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Quantitative Biology

, Volume 6, Issue 3, pp 253–266 | Cite as

Analysis of alternative cleavage and polyadenylation in mature and differentiating neurons using RNA-seq data

  • Aysegul Guvenek
  • Bin Tian
Research Article
  • 113 Downloads

Abstract

Background

Most eukaryotic protein-coding genes exhibit alternative cleavage and polyadenylation (APA), resulting in mRNA isoforms with different 3′ untranslated regions (3′ UTRs). Studies have shown that brain cells tend to express long 3′ UTR isoforms using distal cleavage and polyadenylation sites (PASs).

Methods

Using our recently developed, comprehensive PAS database PolyA_DB, we developed an efficient method to examine APA, named Significance Analysis of Alternative Polyadenylation using RNA-seq (SAAP-RS). We applied this method to study APA in brain cells and neurogenesis.

Results

We found that neurons globally express longer 3′ UTRs than other cell types in brain, and microglia and endothelial cells express substantially shorter 3′ UTRs. We show that the 3′ UTR diversity across brain cells can be corroborated with single cell sequencing data. Further analysis of APA regulation of 3′ UTRs during differentiation of embryonic stem cells into neurons indicates that a large fraction of the APA events regulated in neurogenesis are similarly modulated in myogenesis, but to a much greater extent.

Conclusion

Together, our data delineate APA profiles in different brain cells and indicate that APA regulation in neurogenesis is largely an augmented process taking place in other types of cell differentiation.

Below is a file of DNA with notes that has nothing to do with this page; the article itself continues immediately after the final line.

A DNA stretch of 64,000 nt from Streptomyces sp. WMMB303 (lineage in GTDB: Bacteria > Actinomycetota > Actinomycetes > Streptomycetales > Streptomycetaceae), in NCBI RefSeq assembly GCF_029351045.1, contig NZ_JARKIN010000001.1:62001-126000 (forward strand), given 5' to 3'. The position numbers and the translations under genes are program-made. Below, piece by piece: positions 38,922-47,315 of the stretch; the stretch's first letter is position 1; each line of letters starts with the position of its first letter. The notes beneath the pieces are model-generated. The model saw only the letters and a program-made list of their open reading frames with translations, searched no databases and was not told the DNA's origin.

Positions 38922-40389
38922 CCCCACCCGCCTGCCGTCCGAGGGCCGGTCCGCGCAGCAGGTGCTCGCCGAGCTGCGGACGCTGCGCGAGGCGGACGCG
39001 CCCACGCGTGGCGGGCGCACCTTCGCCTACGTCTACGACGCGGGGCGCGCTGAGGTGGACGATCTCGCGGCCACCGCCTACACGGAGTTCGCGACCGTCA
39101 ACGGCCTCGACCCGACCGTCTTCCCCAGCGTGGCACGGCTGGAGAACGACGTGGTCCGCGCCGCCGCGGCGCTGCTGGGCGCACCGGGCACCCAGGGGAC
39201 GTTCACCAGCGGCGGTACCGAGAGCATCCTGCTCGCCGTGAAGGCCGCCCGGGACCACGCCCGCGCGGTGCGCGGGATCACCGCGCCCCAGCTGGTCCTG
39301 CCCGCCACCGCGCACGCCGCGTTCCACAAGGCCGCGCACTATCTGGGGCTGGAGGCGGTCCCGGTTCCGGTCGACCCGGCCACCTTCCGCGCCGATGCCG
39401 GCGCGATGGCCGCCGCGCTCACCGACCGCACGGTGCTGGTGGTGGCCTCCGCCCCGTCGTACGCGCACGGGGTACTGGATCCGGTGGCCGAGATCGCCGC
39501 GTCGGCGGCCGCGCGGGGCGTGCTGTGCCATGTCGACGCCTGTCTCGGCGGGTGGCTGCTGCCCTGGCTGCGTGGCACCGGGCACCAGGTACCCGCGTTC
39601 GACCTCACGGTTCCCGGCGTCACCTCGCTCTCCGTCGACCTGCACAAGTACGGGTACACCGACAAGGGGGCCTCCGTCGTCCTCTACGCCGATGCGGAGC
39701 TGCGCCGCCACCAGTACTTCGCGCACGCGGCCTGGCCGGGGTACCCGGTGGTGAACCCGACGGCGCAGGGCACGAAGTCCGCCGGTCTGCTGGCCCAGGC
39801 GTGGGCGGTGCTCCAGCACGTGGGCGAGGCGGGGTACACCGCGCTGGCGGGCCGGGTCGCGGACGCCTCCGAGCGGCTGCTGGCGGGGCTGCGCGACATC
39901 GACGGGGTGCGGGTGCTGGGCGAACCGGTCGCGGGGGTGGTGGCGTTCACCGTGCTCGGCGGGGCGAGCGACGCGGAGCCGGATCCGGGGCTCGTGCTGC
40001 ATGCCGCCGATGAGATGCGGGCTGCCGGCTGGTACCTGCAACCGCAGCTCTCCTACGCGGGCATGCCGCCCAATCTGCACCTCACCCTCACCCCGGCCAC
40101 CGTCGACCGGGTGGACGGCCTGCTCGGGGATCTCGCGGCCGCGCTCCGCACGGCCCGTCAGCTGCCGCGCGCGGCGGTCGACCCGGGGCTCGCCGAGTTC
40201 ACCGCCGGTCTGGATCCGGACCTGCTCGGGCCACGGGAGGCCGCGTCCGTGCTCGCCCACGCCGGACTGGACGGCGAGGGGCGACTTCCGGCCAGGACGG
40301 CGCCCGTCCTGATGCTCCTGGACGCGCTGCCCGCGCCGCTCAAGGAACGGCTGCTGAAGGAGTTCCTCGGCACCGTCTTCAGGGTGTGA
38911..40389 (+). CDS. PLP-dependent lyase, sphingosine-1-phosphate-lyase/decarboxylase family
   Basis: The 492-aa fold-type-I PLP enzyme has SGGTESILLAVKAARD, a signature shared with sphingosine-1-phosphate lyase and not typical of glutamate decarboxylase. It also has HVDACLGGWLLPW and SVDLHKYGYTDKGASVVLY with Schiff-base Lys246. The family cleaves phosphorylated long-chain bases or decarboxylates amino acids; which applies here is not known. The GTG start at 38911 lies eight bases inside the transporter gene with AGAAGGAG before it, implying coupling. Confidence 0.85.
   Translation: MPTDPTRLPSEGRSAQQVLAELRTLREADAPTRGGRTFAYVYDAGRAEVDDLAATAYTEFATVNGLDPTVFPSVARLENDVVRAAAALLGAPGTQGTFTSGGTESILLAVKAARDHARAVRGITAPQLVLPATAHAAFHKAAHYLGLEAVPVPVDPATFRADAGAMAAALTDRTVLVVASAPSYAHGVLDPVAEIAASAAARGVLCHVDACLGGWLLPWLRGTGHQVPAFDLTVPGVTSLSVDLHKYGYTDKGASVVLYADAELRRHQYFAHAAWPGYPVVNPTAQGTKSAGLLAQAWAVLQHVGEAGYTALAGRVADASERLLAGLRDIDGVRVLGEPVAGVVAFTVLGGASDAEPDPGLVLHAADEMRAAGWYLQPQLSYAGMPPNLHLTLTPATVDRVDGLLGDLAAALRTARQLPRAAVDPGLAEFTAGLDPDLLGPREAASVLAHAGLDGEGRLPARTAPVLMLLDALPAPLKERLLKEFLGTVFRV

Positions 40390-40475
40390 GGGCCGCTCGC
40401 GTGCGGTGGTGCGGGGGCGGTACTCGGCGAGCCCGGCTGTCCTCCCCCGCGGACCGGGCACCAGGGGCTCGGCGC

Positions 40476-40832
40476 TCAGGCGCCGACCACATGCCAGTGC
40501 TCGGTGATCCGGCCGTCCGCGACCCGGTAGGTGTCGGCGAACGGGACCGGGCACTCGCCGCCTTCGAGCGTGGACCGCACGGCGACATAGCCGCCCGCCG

Keywords

alternative polyadenylation brain cells RNA-seq scRNA-seq 

Notes

Acknowledgments

We thank members of Bin Tian lab for helpful discussions. This work was supported by grants from NIH (Nos. R01 GM084089 and R21 NS097992) and a grant from the Rutgers Brain Health Institute.

Supplementary material

40484_2018_148_MOESM1_ESM.pdf (1.5 mb)
Analysis of alternative cleavage and polyadenylation in mature and differentiating neurons using RNA-seq data

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Copyright information

© Higher Education Press and Springer-Verlag GmbH Germany, part of Springer Nature 2018

Authors and Affiliations

  1. 1.Department of Microbiology, Biochemistry and Molecular GeneticsRutgers New Jersey Medical SchoolNewarkUSA
  2. 2.Rutgers School of Graduate StudiesNewarkUSA
  3. 3.Rutgers Cancer Institute of New JerseyNewarkUSA
  4. 4.Rutgers Brain Health InstituteNewarkUSA

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